A new audit out Wednesday from the Portland City Auditor's office shows oversight of the city's Fixing Our Streets Program has been largely ineffective and many projects have not been completed on time.
Three years ago, voters approved a temporary 10 cent per gallon gas tax to fund the street repair and traffic safety program. That gas tax expires next year, and according to the audit, transportation commissioner Chloe Eudaly plans to ask voters to renew it.
The audit shows that multiple issues need to be addressed in the meantime. Specifically, the program’s revenue goals and many street repair project timelines have not been met. It also needs better oversight.
In conjunction with the gas tax, Portland City Council adopted the Heavy Vehicle Use Tax to ensure that larger vehicles pay into the Fixing Our Streets Program.
Since heavy vehicles, over 26,000 pounds, buy gas at truck stops that are mostly outside of city limits, the heavy vehicle tax was put in place to collect that vehicle-specific revenue.
However, the Portland City Auditor found that city council did not require heavy vehicle owners to pay their share of costs.
In the first year of taxes, heavy vehicle owners paid nearly $1 million under the revenue goal. City code required that the tax rate be adjusted if it raised more or less than its goal of $2.5 million, but city council eliminated that requirement in November 2018, citing concerns that more businesses would ask for exemptions and that it would be an unfair burden to those paying.
Along with a lacking amount of revenue from large vehicles, the audit found that many street repair projects were delayed.
Two-thirds of the Portland Bureau of Transportation projects scheduled to start before this year had not.
There were 59 original projects, with 38 of those scheduled to start before 2019. Only 12 started before this year and only eight were completed before this year.
The eight completed projects were $900,000 over the budget communicated to voters.
“Bureau staff said the budgets were only estimates subject to change,” the audit said.
According to the audit, “Bureau staff said the schedules were not realistic and that it took longer than anticipated to break ground because the scopes of individual projects were not yet well-defined.”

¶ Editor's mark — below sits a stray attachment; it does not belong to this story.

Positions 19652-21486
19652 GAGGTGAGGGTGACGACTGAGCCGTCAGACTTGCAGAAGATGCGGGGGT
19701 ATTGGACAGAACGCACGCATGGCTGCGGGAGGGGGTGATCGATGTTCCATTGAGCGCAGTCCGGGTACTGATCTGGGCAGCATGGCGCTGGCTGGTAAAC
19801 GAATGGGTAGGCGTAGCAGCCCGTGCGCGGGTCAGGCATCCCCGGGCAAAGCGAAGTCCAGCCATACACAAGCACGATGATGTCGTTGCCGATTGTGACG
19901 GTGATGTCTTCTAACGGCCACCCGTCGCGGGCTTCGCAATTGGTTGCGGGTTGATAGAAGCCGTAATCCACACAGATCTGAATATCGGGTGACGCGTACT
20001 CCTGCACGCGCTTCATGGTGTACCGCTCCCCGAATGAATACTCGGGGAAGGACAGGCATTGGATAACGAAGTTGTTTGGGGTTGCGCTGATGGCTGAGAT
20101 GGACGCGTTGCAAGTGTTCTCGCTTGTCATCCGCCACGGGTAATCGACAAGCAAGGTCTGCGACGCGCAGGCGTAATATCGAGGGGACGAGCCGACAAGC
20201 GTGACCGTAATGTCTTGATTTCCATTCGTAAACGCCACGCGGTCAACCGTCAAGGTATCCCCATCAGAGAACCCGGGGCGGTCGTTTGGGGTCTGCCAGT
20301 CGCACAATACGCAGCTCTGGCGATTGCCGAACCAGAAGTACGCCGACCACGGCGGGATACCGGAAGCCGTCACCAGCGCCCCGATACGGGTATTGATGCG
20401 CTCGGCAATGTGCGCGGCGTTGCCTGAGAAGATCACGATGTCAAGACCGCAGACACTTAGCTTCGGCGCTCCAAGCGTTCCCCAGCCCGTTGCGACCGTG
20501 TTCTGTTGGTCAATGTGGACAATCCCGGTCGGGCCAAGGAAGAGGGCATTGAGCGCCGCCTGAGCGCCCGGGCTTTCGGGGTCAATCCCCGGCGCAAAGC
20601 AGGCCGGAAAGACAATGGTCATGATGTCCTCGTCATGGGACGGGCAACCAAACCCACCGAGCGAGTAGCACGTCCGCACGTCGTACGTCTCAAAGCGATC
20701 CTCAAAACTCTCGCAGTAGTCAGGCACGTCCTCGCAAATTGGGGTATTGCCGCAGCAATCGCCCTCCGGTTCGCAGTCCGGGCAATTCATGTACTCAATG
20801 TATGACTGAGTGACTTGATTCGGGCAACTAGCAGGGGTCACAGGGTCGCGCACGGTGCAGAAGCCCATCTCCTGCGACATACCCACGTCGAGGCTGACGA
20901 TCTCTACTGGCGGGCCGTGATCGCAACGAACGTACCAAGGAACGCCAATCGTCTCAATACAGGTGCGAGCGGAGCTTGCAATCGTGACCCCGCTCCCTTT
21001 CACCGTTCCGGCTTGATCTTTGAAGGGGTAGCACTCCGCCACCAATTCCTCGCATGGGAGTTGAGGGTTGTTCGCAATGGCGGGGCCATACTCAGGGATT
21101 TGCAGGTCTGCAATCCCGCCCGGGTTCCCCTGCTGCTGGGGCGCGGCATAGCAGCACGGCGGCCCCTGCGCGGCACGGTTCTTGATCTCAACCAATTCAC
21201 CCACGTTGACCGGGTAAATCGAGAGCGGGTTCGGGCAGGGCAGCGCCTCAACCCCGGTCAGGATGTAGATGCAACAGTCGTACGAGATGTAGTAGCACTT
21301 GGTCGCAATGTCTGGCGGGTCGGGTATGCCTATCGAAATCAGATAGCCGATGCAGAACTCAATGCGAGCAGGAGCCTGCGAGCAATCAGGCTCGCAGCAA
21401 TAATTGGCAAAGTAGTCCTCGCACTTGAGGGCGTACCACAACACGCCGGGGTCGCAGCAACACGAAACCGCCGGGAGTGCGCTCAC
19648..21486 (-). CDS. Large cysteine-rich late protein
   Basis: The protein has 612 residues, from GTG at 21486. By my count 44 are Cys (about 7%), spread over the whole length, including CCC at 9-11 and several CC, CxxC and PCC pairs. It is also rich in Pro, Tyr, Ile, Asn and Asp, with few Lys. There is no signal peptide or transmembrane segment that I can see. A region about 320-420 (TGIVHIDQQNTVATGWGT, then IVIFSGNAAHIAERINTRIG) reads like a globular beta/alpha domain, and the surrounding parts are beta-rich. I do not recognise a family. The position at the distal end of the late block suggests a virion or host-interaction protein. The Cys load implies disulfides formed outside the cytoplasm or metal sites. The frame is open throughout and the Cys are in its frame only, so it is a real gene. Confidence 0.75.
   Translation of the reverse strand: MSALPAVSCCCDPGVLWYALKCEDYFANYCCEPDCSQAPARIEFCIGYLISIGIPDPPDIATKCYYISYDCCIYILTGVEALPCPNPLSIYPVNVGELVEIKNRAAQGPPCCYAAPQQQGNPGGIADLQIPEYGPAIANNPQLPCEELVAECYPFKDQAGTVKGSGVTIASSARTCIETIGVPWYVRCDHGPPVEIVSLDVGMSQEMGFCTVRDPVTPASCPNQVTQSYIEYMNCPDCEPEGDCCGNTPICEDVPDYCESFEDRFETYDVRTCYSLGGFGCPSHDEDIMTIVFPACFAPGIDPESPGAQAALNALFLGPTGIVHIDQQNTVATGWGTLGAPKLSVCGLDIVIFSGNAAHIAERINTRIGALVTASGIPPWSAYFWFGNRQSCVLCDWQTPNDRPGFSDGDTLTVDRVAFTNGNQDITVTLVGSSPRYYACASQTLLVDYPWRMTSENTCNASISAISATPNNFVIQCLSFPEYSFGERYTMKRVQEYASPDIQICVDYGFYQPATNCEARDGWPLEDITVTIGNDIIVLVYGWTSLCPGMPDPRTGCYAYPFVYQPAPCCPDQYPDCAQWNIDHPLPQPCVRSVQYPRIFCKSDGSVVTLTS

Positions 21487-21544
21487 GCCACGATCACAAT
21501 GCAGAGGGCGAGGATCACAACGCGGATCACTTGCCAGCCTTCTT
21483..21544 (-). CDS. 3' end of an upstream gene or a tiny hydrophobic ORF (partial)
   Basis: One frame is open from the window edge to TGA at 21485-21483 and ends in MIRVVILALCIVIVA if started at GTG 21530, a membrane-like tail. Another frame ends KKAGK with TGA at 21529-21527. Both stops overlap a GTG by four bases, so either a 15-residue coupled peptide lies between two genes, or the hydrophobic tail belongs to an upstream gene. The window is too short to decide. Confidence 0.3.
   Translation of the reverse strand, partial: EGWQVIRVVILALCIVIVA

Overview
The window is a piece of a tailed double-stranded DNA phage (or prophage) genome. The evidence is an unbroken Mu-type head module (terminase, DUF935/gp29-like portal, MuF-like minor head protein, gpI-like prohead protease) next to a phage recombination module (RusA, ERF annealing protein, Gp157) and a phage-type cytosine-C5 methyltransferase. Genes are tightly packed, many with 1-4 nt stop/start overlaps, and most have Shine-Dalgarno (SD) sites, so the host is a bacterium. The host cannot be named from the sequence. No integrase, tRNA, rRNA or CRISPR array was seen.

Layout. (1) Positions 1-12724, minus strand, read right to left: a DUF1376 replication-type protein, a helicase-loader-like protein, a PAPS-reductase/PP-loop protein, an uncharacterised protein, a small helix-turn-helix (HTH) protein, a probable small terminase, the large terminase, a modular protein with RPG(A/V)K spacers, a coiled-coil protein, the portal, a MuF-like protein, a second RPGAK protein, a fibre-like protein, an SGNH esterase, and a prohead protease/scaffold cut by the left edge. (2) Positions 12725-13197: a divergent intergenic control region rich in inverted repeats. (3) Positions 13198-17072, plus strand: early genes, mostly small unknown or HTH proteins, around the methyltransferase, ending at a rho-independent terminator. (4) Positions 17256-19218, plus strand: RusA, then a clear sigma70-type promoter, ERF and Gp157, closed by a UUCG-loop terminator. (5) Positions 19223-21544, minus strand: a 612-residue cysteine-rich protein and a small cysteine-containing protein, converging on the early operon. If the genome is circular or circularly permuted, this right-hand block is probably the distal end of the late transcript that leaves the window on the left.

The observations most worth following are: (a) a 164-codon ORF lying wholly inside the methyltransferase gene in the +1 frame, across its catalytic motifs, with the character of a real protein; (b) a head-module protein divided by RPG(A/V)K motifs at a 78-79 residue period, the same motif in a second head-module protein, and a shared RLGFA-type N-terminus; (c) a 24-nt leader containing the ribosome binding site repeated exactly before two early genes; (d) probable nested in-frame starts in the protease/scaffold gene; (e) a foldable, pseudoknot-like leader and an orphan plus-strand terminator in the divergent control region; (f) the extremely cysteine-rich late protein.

Bureau staff also told the auditor that they did not fully plan out project designs in case the tax failed before voters.
Despite the issues highlighted in the audit, some street repairs have taken place.
The bureau committed to doing almost $9 million worth of repairs to replacing the asphalt and rock layer foundation of Portland streets. The bureau had spent $5.5 million on base repair by the end of 2018.
Eudaly told the auditor’s office, “In 2019, the bureau is on track to finish 20 projects and break ground on an additional 21.”
The city auditor says the program’s oversight has also been lacking.
The program’s oversight committee, made up of volunteers, received “incomplete, inconsistent and outdated” financial reports and project lists from the Bureau of Transportation.
The committee, scheduled to meet quarterly, also did not meet for five months due to delays in replacing members.
The oversight committee in turn did not provide annual reports to council in 2017 and 2018 or advise council.
Portland City Council also did not obtain annual audits from the Fixing Our Streets Program.
Overall, the audit recommends that the Bureau of Transportation do a more thorough job of tracking and publicly reporting street projects and that city council ensure that heavy vehicle owners pay their fair share of the tax.